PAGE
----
Once upon a time, my priest told me "Baptists make the best parishioners. They don't get hung up over 'we've never done it that way' ." I laughed and told him "well, if we were Baptist who cared about how things had been done our whole lives, we would have stayed Baptist"
Over a year later, I'm visiting a church that's a different branch of the Anglican tree, and his words are a challenge to me. Because I'm really struggling with the differences in liturgy.
I've been told there are three flavors of churches: "High and Crazy", "Broad and Hazy", and "Low and Lazy." My personal beliefs and preferences throw me solidly into the "High and Crazy" category.
Honestly, this is a bit petty. It's the sort of sentiment one expects of people three times my age.
I prefer the 1928 Book of Common Prayer to the current (1979) edition.
Again, it's a bit petty, and almost on par with those who prefer the King James Bible. Madeleine L'Engle agrees with me, unfortunately, she's more than three times as old as I am, and dead also.
I have a friend who says that every time he enters a church that uses the 1928 prayerbook he's tempted to circle article 24 with a red pen:
"It is a thing plainly repugnant to the Word of God, and the custom of the Primitive Church, to have public Prayer in the Church, or to minister the Sacraments, in a tongue not understanded of the people."
However, there's a solemn majesty to the 1928 that the 1979 revision lacks. And there are words that I don't like losing.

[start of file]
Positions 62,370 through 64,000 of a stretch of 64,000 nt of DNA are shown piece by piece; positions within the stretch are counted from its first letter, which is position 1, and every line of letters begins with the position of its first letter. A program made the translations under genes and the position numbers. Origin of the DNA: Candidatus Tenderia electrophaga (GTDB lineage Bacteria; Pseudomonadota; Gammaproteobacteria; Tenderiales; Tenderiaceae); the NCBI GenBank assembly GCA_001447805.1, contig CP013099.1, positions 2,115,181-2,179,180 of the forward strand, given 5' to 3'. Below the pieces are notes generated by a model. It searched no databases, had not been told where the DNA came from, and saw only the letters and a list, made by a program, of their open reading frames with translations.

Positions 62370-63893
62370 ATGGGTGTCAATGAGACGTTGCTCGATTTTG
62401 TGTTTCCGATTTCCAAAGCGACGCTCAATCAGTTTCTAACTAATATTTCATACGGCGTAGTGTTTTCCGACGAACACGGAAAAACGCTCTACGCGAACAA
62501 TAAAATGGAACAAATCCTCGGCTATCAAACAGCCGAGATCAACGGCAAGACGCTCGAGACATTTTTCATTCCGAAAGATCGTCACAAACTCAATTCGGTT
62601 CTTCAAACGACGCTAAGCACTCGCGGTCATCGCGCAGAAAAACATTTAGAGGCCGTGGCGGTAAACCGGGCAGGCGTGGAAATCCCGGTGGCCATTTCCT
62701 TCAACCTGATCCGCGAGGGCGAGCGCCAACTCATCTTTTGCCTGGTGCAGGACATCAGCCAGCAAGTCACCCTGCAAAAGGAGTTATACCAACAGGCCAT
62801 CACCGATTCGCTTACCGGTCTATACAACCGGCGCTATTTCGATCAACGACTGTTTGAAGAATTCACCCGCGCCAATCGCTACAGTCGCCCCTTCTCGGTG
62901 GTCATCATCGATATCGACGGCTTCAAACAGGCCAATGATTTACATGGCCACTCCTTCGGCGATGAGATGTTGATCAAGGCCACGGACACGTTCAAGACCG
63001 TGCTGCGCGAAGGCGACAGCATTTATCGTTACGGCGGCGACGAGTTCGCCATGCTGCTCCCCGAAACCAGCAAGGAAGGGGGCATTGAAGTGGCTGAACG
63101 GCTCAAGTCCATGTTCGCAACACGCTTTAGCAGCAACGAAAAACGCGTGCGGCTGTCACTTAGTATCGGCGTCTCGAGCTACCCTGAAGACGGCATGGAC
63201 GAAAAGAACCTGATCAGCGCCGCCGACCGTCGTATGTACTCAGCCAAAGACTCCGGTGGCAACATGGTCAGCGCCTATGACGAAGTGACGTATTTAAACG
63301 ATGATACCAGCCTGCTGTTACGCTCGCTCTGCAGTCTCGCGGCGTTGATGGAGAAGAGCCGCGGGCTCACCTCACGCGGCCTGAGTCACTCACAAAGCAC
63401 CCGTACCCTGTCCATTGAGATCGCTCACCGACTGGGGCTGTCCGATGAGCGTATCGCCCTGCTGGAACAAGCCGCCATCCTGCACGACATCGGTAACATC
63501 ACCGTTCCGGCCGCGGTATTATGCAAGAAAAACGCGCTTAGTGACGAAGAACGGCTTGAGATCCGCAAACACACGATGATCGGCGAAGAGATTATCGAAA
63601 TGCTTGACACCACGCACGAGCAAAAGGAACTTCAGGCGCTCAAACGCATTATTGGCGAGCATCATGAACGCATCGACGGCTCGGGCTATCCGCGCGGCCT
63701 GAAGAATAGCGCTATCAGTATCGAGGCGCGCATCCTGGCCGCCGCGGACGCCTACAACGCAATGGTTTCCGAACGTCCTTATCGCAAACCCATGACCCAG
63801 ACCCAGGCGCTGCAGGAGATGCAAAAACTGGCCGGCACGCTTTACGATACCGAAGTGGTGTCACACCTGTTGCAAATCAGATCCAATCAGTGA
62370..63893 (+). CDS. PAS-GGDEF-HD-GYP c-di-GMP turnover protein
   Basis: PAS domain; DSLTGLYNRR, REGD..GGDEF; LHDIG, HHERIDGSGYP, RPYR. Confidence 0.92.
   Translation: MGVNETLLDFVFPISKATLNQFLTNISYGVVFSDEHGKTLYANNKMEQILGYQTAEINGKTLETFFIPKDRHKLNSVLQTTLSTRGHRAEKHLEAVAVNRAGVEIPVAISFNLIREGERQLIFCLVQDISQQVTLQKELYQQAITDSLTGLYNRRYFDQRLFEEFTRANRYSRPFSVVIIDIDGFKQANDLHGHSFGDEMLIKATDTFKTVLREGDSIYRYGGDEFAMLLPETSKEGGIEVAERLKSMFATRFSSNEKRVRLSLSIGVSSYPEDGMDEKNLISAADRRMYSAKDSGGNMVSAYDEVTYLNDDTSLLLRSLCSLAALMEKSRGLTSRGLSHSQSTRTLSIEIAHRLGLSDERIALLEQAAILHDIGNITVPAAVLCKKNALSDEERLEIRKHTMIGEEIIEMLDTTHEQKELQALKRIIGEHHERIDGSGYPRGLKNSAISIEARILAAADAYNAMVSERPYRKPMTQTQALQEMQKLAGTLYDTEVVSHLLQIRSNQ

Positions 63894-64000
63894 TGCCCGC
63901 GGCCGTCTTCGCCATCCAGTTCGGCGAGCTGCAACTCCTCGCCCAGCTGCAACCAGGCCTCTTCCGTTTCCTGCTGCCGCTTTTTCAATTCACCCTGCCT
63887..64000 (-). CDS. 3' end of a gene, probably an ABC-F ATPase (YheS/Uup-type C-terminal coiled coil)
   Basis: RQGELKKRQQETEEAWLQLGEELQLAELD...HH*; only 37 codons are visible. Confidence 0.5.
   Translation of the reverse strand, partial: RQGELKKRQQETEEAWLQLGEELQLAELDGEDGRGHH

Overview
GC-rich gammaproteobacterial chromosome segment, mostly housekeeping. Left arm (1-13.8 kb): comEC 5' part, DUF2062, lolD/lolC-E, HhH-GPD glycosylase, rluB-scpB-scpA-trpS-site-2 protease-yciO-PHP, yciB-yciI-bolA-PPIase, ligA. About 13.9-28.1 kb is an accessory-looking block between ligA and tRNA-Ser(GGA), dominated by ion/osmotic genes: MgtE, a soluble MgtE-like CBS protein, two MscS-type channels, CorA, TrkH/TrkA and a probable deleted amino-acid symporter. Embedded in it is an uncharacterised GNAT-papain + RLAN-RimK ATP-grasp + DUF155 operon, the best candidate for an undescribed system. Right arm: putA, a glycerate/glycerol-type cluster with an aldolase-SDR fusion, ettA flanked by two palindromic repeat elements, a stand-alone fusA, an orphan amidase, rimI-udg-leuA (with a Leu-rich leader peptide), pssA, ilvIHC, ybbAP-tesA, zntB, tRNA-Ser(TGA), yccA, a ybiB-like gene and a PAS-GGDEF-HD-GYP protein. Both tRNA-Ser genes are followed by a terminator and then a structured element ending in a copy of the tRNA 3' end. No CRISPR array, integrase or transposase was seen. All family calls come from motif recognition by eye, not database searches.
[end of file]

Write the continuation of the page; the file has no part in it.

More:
"Oblation" is much more specific than "sacrifice"
"vouchsafe" is an emphasis on Lordship, and who really is in charge. It's been changed to "promise"
"very members incorporate of the mystical body of thy Son...." is redundant, but the extra emphasis on being "incorporated"/taken into the body of Christ is important to me
And....the thanksgiving just before Communion.
"We do not presume to come to this Thy Table, O merciful Lord, trusting in our own righteousness, but in thy manifold and great mercies. We are not worthy so much as to gather up the crumbs under thy Table. But thou art the same Lord whose property is always to have mercy. Grant us therefore, gracious Lord, so to eat the flesh of thy dear Son Jesus Christ and to drink his blood, that we may evermore dwell in him, and he in us"
I have absolutely no idea why this was left out of the 1979 Eucharist update. (other than maybe because it sounds a bit cannibalistic?) Believe me, every single Sunday I need to be reminded that I am unworthy to gather up the crumbs under God's table, but nonetheless, Christ dwells in me, and I dwell in Him!!
I even have issues with the modernized Nicene creed.
"one baptism for the remission of sins" vs"one baptism for the forgiveness of sins" - Remission is a stronger word. It implies removal, forgiveness does not.
"Being of one substance with the Father"- this should be a big deal for those of us who believe in consubstantiation. Yes, "of one Being with the Father" covers the basics, but "substance" is a theological term. It's about being inseparable, ontologically united, just as the Eucharist is the very body and blood, divinity and humanity of Christ himself.
And then there's music. Honestly, the music at this church is decent. I'm just annoyed that they use praise songs during Communion. Amazing, beautiful profound Communion hymns are our rightful heritage as Anglicans. Using praise songs (even decent ones) feels like being deprived of a birthright.
Of course, there's also the fact that they believe in two sacraments and I believe in seven.
I am resistant to this different approach, for what I feel to be legitimate reasons. But even so...what role should resistance play in our interactions with the local church?
Corporate worship isn't about personal preferences. It's about shared vision, conviction, hope. Yes, I do believe in one Catholic church....but I believe in one catholic church as well. I am a "stuffy Anglo-Catholic" but hopefully, I can find the grace to see beyond "how it's always been done."